The transition to electronic health records (EHRs) and increased use of information technology (IT)-based medical information are pushing the limits of computer network availability at some health care facilities, which has hospitals concerned.

In fact, it is the No. 1 computer network-related concern of hospital data center, IT and facility managers, according to a recent survey conducted by Emerson Network Power, Columbus, Ohio.

Emerson surveyed its Data Center Users' Group, an Emerson-sponsored association of managers at various facility types, on a range of network-related issues. The group includes hospital data center, IT and facility managers among its members.

While hospital data center managers said system availability was their No. 1 concern, personnel from other types of facilities said network monitoring and infrastructure management was their chief worry.

Dan Draper, manager of strategic marketing and research, Emerson Network Power, says that the proliferation in the use of digital information and the Internet at hospitals within the past five years accounts for system availability being its major concern.

Demands on a hospital's data center and communication network have expanded quickly from operating the phone system and payroll to include EHRs, the nurse call system, patient and medical equipment tracking, prescription dispensing, radiology image transmission and more, Draper says.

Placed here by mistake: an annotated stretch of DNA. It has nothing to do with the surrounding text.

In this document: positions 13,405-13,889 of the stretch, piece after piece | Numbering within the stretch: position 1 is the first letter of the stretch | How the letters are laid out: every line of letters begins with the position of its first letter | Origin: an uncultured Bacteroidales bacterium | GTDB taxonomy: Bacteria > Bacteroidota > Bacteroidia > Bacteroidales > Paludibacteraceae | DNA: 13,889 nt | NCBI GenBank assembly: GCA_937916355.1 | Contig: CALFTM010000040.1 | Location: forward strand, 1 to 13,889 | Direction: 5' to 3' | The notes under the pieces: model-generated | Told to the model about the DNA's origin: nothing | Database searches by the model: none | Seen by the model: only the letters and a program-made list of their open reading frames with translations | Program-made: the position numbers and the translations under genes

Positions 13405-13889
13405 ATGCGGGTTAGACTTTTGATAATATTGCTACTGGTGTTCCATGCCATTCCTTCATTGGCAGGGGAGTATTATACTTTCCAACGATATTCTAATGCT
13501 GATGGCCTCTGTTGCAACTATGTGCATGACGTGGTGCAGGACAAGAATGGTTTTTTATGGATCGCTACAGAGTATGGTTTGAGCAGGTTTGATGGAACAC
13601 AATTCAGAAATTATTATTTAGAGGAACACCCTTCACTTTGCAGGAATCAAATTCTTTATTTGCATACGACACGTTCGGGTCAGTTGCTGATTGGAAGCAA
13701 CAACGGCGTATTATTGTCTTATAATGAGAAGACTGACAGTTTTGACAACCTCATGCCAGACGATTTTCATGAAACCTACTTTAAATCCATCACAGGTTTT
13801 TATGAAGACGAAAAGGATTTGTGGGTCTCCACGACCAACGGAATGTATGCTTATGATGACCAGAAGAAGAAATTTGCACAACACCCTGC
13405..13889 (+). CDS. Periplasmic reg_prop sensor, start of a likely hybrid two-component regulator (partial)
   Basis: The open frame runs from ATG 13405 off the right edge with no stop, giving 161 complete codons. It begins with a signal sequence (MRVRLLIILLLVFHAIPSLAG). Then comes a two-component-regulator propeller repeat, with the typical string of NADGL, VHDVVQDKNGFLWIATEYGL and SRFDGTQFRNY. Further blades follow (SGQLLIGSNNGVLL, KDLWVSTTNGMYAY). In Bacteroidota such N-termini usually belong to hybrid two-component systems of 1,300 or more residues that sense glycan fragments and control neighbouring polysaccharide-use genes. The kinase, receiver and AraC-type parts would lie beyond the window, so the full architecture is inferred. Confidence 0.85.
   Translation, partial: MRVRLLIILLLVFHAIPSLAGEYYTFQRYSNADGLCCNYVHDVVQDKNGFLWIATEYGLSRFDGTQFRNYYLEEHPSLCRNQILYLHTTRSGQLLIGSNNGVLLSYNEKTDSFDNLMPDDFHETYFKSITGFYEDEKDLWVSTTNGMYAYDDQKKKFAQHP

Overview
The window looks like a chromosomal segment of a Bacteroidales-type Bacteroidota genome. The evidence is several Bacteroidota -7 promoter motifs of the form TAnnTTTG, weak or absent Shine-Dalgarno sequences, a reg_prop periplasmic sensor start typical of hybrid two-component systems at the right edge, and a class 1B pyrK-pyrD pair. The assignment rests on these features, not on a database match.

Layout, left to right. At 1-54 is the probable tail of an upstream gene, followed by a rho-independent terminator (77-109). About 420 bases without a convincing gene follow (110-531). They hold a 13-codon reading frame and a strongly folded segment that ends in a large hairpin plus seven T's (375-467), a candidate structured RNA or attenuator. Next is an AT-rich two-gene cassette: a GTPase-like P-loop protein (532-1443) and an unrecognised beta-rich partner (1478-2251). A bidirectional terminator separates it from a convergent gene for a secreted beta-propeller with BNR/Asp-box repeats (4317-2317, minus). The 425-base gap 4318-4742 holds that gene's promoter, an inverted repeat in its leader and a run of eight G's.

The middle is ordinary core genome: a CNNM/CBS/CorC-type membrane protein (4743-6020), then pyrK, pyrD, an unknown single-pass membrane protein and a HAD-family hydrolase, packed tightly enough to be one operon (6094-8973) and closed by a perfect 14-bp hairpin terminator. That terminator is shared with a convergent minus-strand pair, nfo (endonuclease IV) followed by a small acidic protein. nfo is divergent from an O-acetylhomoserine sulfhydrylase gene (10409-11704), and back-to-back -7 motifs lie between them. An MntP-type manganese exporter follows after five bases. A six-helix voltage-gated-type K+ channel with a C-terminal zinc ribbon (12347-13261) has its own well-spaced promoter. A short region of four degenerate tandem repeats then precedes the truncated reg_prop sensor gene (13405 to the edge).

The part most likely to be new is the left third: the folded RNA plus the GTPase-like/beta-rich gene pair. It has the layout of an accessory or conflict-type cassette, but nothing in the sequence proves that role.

He adds that data center availability can be a life-or-death matter in a hospital. "If the data center goes down because of a power outage, patient records cannot be accessed. Care could be delayed and patient outcomes negatively impacted," he says.

System availability also is a concern because the increased use of picture archiving and communication systems to transmit and receive medical images as quickly as possible impacts the data center and network. Insufficient power and cooling capacity can cause inadequate network systems to overheat and shut down, he warns.

According to the survey, infrastructure management and monitoring, or visibility, was the second largest concern for hospital data center managers. Again, the expanding and critical nature of digital information in hospitals makes the ability to observe proper network operation with the latest software products a major concern, says Draper.

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